One final reflection on late 1970 recording timeframe. Corry mentioned The Music of El Topo. According to deaddisc, this is Douglas Records #6, released in 1970. Hooteroll? is Douglas Records #5, released in December 1971. Not sure this odd sequencing says anything about recording dates (it may reflect contract dates, or expected release order, or whatever), but it might. It might imply that Hooteroll? was in the can by the time El Topo was released ... let's say ca. Christmas 1970? This strikes me as an independent piece of evidence, tenuous on its own but suggestive in the context of everything else, for recording in November-December 1970, probably not much thereafter.
Anyway, I am pretty persuaded that the album was recorded in late 1970. I am hoping to learn more about whether this took place at Heider's -- I have records for other sessions around this time, but nothing for Wales -- but that's my operating assumption for now.
So, why doesn't the album come out until December 1971, with a brief promotional tour in January 1972? I agree with Corry that this had to do with record industry stuff.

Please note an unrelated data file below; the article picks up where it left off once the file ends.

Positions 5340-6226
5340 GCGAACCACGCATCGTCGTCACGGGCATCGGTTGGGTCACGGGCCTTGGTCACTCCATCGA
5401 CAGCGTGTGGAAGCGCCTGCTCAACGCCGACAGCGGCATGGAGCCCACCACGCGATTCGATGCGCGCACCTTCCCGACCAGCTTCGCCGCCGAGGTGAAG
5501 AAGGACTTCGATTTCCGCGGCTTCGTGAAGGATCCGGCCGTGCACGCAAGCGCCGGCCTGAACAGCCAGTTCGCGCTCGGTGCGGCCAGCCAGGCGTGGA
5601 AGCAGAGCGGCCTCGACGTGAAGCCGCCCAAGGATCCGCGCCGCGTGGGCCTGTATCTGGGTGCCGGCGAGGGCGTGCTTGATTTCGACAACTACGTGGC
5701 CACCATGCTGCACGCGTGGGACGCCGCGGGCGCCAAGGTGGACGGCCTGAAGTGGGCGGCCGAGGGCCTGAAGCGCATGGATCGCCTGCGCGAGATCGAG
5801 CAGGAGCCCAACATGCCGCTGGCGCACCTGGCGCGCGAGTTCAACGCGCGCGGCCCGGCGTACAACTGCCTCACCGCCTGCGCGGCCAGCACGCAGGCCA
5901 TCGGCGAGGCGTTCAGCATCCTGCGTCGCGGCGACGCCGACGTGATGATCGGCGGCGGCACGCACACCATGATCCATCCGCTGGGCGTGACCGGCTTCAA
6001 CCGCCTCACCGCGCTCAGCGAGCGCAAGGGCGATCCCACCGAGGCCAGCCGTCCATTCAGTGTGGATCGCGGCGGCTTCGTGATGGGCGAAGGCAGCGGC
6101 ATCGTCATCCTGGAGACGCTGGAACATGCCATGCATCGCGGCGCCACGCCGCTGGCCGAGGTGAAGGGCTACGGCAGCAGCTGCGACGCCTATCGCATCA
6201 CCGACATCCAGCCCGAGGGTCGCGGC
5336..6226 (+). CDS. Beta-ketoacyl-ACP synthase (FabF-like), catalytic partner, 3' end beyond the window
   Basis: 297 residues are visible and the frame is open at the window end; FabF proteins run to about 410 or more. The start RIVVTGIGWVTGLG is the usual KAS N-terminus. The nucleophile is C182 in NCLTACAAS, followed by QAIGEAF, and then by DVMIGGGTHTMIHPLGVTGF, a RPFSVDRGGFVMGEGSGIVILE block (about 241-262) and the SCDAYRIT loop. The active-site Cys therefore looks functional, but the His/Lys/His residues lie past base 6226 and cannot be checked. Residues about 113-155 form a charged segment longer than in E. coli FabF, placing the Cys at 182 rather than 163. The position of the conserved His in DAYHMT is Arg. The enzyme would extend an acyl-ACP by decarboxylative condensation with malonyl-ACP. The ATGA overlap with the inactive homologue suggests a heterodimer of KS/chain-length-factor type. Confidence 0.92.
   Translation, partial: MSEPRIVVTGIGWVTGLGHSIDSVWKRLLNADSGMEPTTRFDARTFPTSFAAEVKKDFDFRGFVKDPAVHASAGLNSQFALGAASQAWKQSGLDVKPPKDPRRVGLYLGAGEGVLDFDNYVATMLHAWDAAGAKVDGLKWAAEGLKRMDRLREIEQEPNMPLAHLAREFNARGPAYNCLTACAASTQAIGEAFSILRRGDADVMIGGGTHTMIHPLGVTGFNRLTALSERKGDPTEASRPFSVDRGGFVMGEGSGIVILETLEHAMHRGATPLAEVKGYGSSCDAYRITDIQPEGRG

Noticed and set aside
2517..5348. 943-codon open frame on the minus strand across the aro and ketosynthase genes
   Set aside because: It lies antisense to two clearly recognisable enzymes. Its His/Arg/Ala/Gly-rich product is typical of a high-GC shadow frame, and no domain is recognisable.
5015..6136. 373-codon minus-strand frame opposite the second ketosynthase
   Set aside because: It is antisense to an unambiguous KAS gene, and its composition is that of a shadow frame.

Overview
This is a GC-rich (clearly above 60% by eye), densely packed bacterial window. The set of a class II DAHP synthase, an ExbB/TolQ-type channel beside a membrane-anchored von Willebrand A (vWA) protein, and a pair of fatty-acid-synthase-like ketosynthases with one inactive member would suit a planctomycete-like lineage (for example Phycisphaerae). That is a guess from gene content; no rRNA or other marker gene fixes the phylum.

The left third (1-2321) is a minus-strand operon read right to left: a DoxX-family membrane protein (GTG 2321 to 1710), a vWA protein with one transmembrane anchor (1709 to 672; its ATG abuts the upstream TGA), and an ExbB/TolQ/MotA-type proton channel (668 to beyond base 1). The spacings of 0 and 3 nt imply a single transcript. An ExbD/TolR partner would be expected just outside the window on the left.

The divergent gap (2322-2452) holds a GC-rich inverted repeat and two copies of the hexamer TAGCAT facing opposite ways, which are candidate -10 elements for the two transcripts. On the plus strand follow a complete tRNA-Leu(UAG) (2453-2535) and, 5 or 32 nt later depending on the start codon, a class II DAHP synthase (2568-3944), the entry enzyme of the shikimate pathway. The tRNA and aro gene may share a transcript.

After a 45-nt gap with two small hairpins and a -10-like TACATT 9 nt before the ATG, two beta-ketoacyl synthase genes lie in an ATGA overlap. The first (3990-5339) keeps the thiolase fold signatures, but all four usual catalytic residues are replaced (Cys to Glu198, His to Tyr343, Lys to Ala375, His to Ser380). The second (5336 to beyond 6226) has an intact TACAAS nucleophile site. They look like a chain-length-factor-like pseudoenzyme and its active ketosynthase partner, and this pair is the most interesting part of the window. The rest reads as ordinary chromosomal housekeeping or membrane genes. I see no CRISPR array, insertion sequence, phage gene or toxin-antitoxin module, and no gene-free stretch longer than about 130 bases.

Consider this tidbit, from the Nov. 7th Billboard item (1), which I remind you was headlined "Douglas To Record 2 LP's By Grateful Dead Artists":
Joe Smith, Warner Bros. executive, said that the Douglas recordings will be beneficial to Warners in terms of artist exposure as well as enhancing the climate of artistic freedom which is so necessary among serious musicians who want to work with artists from other labels.
As Corry points out, the record was eventually manufactured and distributed by Columbia Records. And the above quote sounds like a bunch of CYA from Joe Smith, who was confronted with a story that leads with the GD working with another label and probably wanted to put a positive gloss on what was actually a turf battle. The fact that it is mentioned also supports the idea of some "industry" tension surrounding the whole thing.
Wild conjecture time. The Nov. 7th Billboard piece (1) informs us that, in addition to Wales and Garcia, there are plans for a Kreutzmann-Hart percussion album